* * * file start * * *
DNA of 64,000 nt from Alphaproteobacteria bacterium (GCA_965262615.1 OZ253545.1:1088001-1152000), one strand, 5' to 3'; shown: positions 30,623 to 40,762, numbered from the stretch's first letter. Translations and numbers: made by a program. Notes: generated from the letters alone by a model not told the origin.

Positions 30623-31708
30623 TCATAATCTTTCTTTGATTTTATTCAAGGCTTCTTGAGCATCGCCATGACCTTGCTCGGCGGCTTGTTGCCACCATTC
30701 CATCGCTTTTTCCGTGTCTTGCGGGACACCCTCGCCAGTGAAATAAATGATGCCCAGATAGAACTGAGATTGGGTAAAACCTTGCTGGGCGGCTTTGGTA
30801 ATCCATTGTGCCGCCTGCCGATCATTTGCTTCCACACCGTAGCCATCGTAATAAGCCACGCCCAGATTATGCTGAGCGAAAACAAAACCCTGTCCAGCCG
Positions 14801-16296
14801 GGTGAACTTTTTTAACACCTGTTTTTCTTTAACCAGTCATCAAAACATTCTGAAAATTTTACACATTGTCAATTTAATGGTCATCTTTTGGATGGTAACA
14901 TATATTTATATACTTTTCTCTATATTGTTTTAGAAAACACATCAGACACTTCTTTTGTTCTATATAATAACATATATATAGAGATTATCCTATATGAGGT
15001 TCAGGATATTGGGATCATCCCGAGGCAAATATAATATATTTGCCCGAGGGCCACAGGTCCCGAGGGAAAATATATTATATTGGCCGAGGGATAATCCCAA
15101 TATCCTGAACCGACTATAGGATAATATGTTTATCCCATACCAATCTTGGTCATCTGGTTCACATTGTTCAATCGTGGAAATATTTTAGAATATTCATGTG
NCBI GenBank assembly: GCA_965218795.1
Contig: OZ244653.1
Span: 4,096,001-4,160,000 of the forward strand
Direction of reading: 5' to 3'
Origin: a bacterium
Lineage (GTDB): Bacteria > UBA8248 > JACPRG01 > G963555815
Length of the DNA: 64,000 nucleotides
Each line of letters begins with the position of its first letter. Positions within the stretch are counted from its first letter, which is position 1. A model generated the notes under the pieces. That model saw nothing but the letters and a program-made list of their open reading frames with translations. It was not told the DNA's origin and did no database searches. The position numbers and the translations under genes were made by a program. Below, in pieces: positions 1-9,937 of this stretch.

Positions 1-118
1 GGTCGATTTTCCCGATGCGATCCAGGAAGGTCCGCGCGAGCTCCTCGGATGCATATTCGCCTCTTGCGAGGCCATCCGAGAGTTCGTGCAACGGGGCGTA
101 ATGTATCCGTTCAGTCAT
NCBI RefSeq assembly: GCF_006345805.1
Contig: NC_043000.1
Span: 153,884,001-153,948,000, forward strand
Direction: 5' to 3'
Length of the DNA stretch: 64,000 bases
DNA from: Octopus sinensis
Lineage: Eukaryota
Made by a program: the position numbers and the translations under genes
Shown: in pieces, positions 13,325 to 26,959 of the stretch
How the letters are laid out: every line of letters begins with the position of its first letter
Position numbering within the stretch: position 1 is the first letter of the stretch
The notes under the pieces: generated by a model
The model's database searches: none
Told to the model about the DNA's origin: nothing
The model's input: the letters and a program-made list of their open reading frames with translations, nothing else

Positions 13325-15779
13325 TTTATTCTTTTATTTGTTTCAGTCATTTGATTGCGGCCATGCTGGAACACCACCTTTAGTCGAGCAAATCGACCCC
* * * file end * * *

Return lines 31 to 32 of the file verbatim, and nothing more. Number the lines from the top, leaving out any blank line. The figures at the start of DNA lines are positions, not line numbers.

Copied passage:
How the letters are laid out: every line of letters begins with the position of its first letter
Position numbering within the stretch: position 1 is the first letter of the stretch